(Updated: 9:38 a.m.)—Bill Bickel was getting his family ready for the sun, wind and water at the beaches of North Carolina.
Instead, the wind and water came to him before the family could leave their Bellona Avenue home Saturday morning. A tree branch fell from their yard, ripping apart a power pole and yanking the power line from their home.
"I think there was a little bit of an explosion" shortly after midnight, Bickel said. "I was thankful it didn't hit the house, to be honest with you."
Bickel was out on his driveway surveying the damage with his 2-1/2 year old son Zachary, who was dressed and ready for a vacation.
"As you can see, with the kids in their beach shorts, they're ready to go," he said.
Bickel called 911 last night—couldn't get through—and called Baltimore Gas and Electric—no response yet. And he's not the only one waiting.
Road and electric crews are trying to recover from Friday night's powerful thunderstorms in the Baltimore area, an effort that could take days.
According to Baltimore Gas and Electric, over 500,000 customers lost power during the storm, and as of 8:15 a.m., more than 421,000 were still without power. Over 100,000 outages were reported in Baltimore County.
For comparison, 750,000 BGE customers lost power during in August 2011. Officials are warning that restoration could take a while for many customers. The utility prioritizes "critical infrastructure" components like 911 centers and hospitals.
“Once these issues have been addressed and we’ve completed our initial damage assessment, field assignments will be prioritized in a way that restores service to the greatest number of customers at one time," said Jeannette Mills, BGE's chief customer officer, in a statement. "Consideration will also be given to customers who have been out of service the longest. That said, a large number of our customers should expect to be without power for several days.”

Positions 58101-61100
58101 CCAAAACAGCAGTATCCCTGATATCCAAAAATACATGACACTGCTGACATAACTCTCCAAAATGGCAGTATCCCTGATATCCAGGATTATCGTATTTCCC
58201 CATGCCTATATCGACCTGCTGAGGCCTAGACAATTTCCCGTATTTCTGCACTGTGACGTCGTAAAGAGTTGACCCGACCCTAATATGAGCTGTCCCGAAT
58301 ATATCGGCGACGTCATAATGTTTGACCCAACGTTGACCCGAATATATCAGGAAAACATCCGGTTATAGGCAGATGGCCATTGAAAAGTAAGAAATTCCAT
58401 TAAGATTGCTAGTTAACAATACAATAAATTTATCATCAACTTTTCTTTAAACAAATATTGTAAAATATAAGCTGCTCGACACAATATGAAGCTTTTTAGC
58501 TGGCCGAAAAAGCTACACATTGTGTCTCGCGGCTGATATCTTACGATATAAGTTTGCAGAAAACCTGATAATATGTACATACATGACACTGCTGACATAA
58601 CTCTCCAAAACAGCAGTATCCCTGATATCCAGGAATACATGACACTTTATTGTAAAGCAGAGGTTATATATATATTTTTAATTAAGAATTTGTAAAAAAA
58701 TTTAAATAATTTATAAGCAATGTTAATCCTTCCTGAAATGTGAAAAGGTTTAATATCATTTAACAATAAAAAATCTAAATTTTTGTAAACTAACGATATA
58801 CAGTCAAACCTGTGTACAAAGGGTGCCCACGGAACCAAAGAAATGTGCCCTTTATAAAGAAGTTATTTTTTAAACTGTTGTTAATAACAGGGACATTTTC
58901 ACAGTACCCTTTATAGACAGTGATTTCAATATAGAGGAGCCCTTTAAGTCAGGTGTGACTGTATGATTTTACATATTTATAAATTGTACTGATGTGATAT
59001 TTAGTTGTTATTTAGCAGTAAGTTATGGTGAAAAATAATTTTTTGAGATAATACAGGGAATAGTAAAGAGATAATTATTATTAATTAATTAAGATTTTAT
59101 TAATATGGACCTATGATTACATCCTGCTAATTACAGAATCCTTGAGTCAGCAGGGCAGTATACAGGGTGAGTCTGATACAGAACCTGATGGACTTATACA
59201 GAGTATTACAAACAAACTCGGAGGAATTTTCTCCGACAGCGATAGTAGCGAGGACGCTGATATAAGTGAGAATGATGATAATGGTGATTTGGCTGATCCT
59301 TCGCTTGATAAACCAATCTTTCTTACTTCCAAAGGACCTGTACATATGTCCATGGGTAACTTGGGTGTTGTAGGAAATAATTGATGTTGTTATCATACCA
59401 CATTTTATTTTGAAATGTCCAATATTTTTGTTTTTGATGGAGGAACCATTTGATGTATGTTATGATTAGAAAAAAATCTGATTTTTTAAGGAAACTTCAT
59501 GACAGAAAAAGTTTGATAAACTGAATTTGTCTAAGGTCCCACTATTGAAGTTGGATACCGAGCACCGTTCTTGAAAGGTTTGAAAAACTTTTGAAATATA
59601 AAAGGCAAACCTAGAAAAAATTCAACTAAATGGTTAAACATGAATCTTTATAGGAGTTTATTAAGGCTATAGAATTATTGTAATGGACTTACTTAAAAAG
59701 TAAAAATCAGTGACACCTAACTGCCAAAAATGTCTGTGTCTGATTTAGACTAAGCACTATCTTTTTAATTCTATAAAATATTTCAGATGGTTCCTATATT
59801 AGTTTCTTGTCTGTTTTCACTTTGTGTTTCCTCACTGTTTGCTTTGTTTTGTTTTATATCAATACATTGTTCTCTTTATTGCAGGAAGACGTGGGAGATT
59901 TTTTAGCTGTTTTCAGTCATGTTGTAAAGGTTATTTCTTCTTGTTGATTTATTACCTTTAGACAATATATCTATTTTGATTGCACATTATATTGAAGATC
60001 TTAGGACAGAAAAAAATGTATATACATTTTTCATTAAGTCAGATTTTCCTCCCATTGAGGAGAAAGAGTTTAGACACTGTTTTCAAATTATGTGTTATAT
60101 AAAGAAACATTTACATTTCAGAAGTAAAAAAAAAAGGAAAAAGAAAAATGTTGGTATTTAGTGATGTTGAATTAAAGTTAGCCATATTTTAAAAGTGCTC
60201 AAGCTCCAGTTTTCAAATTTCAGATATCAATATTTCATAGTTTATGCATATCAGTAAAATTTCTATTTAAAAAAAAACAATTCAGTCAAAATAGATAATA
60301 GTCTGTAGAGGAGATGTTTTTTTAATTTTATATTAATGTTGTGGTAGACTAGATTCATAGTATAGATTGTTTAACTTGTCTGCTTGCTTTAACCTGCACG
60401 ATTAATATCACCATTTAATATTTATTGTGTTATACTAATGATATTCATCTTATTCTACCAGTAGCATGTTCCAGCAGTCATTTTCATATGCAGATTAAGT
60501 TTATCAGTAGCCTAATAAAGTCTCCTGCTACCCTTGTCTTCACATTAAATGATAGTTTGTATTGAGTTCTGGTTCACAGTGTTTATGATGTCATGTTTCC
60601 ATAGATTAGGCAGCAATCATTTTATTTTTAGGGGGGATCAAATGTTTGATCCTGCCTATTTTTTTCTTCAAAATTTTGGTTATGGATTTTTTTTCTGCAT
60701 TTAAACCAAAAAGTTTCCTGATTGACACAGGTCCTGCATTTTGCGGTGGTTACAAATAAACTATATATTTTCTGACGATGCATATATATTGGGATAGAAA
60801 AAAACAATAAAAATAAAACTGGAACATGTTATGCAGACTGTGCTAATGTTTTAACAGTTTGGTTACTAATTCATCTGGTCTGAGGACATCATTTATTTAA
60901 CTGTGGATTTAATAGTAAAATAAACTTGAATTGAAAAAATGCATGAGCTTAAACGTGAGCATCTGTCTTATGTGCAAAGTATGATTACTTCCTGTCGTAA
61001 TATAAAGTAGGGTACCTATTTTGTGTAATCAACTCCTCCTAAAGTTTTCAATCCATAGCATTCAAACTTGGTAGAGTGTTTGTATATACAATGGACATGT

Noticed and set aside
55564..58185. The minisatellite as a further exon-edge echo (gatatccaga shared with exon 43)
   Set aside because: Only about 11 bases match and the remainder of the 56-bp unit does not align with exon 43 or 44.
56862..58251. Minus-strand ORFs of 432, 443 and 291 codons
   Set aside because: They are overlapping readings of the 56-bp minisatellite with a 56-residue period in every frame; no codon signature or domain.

To report an outage to BGE, call 877-778-2222.
Kyrle Preis, assistant chief of the Baltimore County Fire Department, said there were no major injuries to report. The county's emergency operations center opened early Saturday morning, shortly after the storms passed.
Preis said there are reports across the county of damage caused by fallen trees and debris. Fifteen homes were struck by trees; three homes were declared unsafe.
"This is one of those things where we can look at Baltimore County and draw a circle" around affected areas, he said. "This is really, really widespread."
In southwest Baltimore County, Catonsville was hit harder than Arbutus, with lights out on Rolling Road at both Edmondson Avenue and Baltimore National Pike. University of Maryland, Baltimore County is also without power.
Power is on at a majority of businesses along Frederick Road, however.
Officers in Baltimore County Police Department's Wilkens precinct told Patch that there have been no major injuries reported as a result of Friday's storms.
For more updates on the storm in southwest Baltimore County, .
The priority for crews right now, Preis said, is downed electrical lines that may be sparking and trees blocking roadways.
"The call volume's actually going down but we still have some of our backroads and more rural areas that haven't been traversed yet," he said.
To report trees blocking county roadways, call 410-887-5210.
In addition to the power outages, the Baltimore area is set for another day of record heat. Preis advises residents to check on family and friends who may be at risk. Baltimore County ; instead, Preis advises that residents seek somewhere with air conditioning, such as a library, senior center or mall.
"Find a place to go," he said.
More severe weather to come
Forecasters say that more severe weather is on the way. Foot's Forecast says the next batch of storms not quite as intense as Friday night's system should hit central Maryland around 5 p.m. Saturday.
In the meantime, the Baltimore area is still under a heat advisory from 11 a.m. to 9 p.m., with highs expected to reach 100 degrees and a heat index as high as 110
Stay with Patch for more.
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Bryan P. Sears and Penny Riordan contributed to this report.